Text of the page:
Support services for survivors of violence have been impacted by the crisis, whether provided by the State or by NGOs. Survivors may therefore find it more difficult to access the psychological support and other assistance that they require, thereby increasing their vulnerability.




It is essential to respond swiftly to meet the immediate health and welfare concerns of those who are increasingly at-risk of exploitation and trafficking as a result of the crisis, including migrant workers, commercial sex workers and those who have recently left exploitation. Such groups are likely to face significant challenges in obtaining essentials such as food and maintaining good hygiene in order to remain healthy. Their additional vulnerability may leave them susceptible to exploitation and abuse. An emergency response is therefore required to protect their health and wellbeing.

Emergency support must be provided for women and children at risk of violence at home. With access to traditional services, and contact with the public greatly restricted, it is essential that outreach services are developed quickly to bring protection to those at risk of domestic violence.

The anticipated rise in online sexual exploitation of children during this crisis demands an immediate response to strengthen protection for children at risk. Additional resources and capacity should be made available to identify and protect children suffering this form of abuse and to apprehend perpetrators. Technology companies and social media platforms should prioritise detection of all child sexual exploitation materials (CSEM)—especially newly created CSEM and live-streaming – at this time.

In addition to addressing the immediate needs of vulnerable communities, it is essential to construct safeguards for the longer-term. When the current restrictions are lifted many people in difficult economic and mental health situations will be looking for work and to rebuild their lives, creating an environment in which modern slavery can thrive.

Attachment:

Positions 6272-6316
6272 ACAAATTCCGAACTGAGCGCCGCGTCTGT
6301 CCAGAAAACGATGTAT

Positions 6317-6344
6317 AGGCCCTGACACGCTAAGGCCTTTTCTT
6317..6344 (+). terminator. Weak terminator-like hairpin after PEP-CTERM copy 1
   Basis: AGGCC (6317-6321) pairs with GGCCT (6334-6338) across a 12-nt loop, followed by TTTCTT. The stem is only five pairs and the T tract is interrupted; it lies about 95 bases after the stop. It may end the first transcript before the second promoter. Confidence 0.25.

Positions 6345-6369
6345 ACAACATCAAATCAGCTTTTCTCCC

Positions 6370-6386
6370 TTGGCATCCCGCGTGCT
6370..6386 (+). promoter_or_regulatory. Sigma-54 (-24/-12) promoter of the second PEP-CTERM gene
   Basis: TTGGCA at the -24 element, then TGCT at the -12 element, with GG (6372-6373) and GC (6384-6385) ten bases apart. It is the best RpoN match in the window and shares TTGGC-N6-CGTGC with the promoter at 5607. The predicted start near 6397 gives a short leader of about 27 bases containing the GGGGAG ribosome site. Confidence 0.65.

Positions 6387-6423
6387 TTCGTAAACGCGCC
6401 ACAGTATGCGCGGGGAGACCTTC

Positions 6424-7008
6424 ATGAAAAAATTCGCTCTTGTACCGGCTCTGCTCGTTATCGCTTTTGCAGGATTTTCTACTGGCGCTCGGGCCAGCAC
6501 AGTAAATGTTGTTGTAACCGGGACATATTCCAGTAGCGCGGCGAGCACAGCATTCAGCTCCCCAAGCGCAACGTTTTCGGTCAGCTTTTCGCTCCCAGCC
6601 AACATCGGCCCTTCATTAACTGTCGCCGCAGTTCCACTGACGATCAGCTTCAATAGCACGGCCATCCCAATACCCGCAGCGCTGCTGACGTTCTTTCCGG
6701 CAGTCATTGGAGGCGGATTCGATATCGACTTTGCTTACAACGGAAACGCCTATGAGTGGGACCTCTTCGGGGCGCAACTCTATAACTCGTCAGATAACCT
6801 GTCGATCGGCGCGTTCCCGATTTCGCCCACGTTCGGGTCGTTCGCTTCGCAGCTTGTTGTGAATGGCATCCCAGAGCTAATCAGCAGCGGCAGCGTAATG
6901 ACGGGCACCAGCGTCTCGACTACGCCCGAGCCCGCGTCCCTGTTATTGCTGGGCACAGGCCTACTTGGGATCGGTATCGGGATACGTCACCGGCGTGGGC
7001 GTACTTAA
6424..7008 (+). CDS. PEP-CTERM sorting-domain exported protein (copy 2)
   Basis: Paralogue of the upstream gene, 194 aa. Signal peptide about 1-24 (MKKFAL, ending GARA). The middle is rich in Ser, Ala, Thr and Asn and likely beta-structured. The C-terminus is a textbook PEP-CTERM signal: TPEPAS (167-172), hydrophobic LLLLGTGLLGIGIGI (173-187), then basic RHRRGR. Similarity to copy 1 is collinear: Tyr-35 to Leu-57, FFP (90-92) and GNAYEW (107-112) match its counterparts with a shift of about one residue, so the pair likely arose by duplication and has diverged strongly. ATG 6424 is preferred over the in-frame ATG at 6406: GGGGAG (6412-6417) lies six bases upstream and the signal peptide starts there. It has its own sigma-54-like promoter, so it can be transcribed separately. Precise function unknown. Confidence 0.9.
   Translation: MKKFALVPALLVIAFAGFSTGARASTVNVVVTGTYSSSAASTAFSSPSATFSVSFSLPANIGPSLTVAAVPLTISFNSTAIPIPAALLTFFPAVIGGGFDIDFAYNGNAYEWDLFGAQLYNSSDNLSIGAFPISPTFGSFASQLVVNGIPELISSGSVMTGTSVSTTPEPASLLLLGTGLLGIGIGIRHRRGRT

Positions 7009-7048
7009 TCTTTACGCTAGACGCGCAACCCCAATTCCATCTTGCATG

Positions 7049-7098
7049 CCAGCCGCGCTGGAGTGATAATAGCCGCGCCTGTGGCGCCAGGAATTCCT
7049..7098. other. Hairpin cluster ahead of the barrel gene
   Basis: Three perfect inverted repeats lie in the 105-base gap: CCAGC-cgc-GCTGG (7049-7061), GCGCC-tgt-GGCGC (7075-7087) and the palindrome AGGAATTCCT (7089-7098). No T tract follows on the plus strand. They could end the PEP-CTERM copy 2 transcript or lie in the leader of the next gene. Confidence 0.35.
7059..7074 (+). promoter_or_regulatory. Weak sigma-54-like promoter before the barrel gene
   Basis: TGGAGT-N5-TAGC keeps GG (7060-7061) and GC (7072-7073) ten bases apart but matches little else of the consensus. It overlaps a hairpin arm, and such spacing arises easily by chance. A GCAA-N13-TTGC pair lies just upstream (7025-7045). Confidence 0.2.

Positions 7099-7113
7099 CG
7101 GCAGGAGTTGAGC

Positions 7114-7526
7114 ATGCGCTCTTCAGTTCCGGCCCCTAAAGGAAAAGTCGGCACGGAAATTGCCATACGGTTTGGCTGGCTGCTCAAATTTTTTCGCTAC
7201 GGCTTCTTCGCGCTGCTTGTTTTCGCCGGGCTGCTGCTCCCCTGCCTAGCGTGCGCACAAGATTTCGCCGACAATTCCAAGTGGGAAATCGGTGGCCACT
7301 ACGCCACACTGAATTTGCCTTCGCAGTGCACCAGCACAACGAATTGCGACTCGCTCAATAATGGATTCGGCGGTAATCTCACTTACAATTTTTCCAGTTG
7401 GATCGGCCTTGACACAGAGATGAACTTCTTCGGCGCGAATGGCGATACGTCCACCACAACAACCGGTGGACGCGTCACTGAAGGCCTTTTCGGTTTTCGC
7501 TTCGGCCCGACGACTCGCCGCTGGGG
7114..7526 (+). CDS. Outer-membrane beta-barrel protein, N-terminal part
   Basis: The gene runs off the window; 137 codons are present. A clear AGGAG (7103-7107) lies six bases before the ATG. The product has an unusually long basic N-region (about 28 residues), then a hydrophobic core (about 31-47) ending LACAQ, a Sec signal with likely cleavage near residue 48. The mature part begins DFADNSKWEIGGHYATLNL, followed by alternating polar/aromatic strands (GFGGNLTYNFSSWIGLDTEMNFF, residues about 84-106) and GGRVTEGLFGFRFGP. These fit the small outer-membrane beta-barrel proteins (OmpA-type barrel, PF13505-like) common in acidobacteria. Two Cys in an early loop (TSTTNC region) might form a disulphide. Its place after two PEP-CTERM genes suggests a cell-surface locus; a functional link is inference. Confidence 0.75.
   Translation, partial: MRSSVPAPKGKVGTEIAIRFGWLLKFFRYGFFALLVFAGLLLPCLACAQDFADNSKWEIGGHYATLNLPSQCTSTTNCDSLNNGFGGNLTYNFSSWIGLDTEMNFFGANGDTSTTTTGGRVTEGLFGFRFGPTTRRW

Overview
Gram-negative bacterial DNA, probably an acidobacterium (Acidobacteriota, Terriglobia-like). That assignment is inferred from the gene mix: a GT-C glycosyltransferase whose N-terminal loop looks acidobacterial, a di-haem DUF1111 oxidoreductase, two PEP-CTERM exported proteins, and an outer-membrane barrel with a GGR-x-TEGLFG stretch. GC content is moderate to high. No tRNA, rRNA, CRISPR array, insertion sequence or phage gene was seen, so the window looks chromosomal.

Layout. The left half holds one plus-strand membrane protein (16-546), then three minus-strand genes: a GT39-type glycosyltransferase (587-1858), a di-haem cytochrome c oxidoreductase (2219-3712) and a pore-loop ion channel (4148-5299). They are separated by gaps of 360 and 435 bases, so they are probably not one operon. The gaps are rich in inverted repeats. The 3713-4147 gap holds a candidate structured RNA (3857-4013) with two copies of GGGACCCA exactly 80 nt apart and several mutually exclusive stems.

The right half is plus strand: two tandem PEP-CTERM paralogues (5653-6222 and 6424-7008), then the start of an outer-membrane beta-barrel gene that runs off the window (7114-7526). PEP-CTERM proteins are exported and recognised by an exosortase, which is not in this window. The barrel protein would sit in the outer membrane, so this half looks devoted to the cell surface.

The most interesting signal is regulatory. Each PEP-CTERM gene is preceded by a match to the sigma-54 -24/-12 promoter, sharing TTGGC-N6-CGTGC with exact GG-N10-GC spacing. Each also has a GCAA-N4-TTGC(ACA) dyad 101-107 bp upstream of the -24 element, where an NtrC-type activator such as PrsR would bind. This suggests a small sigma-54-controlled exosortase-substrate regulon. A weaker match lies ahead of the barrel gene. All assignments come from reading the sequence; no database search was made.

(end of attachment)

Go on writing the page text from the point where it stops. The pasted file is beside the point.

Reducing the prevalence of slavery requires a legal framework to be in place and enforced, protecting workers and vulnerable individuals, and ensuring perpetrators and traffickers are held to account. Therefore, every effort should be made throughout this crisis to look towards the future and equip local authorities and law enforcement with the resources required to protect those who are at-risk and ensure accountability.

Around the world we have seen progress made by local authorities in tackling the worst forms of violence, and these must be supported despite the crisis, in order to ensure longer term protection. For example:

-          In the Indian State of Tamil Nadu, the ongoing development of the State Commission for Women’s Policy for Workplace Safety, Security and Dignity of Women and Girls in Spinning Mills and Textile Industries has great potential to protect the rights of a community known to suffer widespread exploitation and must be enabled to continue.

-          The Philippine Internet Crime Against Children Centre must continue to be resourced and supported throughout this period so that it is able to deliver protection for vulnerable children long-term.

Slavery and violence are not inevitable. Whilst the current crisis poses many challenges in responding to violent abuse, it will also necessitate a change. Governments and authorities around the world must take this time to reconsider that which has been taken for granted for many years. This is an opportunity to examine the effectiveness of protection for the most vulnerable in society. We recommend that steps be taken to design policies and institutions which prioritise the rights and wellbeing of workers, those in marginalised communities, and living in poverty. Public justice systems must be strengthened to ensure that there is accountability for those who would perpetrate exploitation, abuse and violence.